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La Vie Bohème
The Atlantic recently posted a brilliant critique (from Garance Franke-Ruta) of a recent n+1 article lamenting the perceived disappearance of income and prestige for artists in a modern, highly gentrified New York City.
The n+1 article argues:
We are witnessing and sometimes personally experiencing a sharp de-classing of intellectuals. Our precious credentials are increasingly useless for generating income and – let us hope – social prestige, too. This should mean that most intellectuals view ourselves as sinking, economically, into the lower-middle or working class, and that “meritocratic” markers – the contents of our bookshelves and iPods; our degrees – accord us less and less social status in our own and others’ eyes. Not to say there won’t remain a self-protective cultural elite hoarding its prestige: the hostility to criticism among mutually appreciative writers, artists, and academics – an aversion to meaningful disputes – is contemporary evidence of such a siege mentality. But we can also hope for something else: perhaps intellectuals’ increasing exposure to socioeconomic danger will give a new political dangerousness and reality to what some of us produce.
The Atlantic analyzes and counters the argument:
From the decline of commercial book publishing to the massive expansion in adjunct positions at universities (as well as people with PhDs vying for them), the article explores changes in the intellectual economy that mirror changes in other fields. Yet there is a nostalgic quality to the piece that is hard to take … a bit of perspective is in order amid the general bemoaning about the decline of affordable housing in New York: Anyone who thinks bohemia always involved great safe cheap housing needs to go back through the collected film works of No Wave cinema in the city.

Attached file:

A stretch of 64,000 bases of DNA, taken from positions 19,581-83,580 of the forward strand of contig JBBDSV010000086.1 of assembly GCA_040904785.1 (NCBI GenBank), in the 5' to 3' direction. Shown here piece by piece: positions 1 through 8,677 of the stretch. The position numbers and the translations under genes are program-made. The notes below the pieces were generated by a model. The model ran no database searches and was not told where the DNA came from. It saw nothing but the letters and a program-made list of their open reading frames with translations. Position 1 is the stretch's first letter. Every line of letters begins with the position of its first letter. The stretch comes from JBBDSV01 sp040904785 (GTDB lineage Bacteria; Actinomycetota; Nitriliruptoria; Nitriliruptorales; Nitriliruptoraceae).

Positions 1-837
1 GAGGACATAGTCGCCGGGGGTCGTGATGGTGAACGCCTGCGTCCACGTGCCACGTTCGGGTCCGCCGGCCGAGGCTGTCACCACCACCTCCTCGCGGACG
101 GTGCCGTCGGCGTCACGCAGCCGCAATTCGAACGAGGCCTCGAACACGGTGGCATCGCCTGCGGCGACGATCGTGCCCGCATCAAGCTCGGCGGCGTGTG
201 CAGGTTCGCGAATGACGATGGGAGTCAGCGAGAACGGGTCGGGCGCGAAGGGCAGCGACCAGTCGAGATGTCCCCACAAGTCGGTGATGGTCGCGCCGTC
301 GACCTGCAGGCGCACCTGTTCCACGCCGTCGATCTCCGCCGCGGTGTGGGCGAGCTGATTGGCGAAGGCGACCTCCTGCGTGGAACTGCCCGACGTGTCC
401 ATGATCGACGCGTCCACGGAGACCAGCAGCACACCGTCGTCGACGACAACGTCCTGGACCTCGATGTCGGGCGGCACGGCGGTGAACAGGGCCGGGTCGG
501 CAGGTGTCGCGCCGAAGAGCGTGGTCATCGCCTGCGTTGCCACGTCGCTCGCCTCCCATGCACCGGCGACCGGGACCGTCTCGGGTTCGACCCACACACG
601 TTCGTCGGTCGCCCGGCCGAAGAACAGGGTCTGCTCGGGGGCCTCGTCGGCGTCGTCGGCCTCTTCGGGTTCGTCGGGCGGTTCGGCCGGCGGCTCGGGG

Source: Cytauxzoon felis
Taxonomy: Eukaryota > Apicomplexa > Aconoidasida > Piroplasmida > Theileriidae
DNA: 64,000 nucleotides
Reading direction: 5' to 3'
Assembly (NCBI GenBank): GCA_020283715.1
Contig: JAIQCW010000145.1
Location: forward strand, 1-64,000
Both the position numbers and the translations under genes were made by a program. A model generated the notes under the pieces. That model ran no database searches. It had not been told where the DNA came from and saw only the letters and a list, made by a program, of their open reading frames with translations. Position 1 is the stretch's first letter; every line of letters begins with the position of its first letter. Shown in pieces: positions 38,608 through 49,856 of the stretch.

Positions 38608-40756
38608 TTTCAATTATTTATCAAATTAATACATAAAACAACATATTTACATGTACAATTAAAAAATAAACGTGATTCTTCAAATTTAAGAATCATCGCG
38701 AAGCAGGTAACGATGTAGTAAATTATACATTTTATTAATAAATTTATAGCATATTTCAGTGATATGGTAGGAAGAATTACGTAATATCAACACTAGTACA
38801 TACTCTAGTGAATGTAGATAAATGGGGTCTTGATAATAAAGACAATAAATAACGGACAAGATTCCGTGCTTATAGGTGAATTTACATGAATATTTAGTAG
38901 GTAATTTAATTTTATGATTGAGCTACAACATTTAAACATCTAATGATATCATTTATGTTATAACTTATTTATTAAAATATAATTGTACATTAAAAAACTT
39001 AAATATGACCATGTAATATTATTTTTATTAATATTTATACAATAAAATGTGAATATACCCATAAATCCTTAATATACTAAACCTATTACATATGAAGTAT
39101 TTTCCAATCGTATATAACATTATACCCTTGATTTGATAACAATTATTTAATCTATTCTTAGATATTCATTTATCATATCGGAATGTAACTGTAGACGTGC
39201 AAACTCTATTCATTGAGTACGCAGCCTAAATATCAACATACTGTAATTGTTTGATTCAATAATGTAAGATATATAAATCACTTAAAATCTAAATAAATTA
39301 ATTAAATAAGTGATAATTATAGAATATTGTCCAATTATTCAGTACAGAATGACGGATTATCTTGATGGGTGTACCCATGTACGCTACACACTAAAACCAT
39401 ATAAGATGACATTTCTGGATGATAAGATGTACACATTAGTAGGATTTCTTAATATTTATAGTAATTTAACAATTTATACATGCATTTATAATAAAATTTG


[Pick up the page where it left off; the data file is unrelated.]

And as a native New Yorker, Franke-Ruta has some authority on the issue:
I think people used to have lower standards for housing and for safety, and the housing laws were enforced more lightly … I remember seeing the hookers coming off their shifts when I was going to elementary school, done up in their miniskirts and rabbit fur jackets. Transvestite prostitutes — and the johns who trolled the streets for them — were a part of the neighborhood a few blocks north, along with the stench of rotting meat. Blood actually used to run in the streets of Manhattan’s meatpacking district when it was still a dismemberment zone, and great big beef carcasses hung from awning loading zones on hooks.
She also does a good job of painting an honest picture of past and current artists who have had to make ends meet behind the erroneous curtain of cultivation:
T.S. Eliot worked as a banker. Wallace Stevens was an insurance company vice president. There are others who have carved memorable careers out of evenings and weekends. But there have always been more who began adult life as artists and intellectuals only to find themselves 25 years on somehow being mainly a teacher at a D-list college in a place they never wanted to live.
Read the full, sobering article here.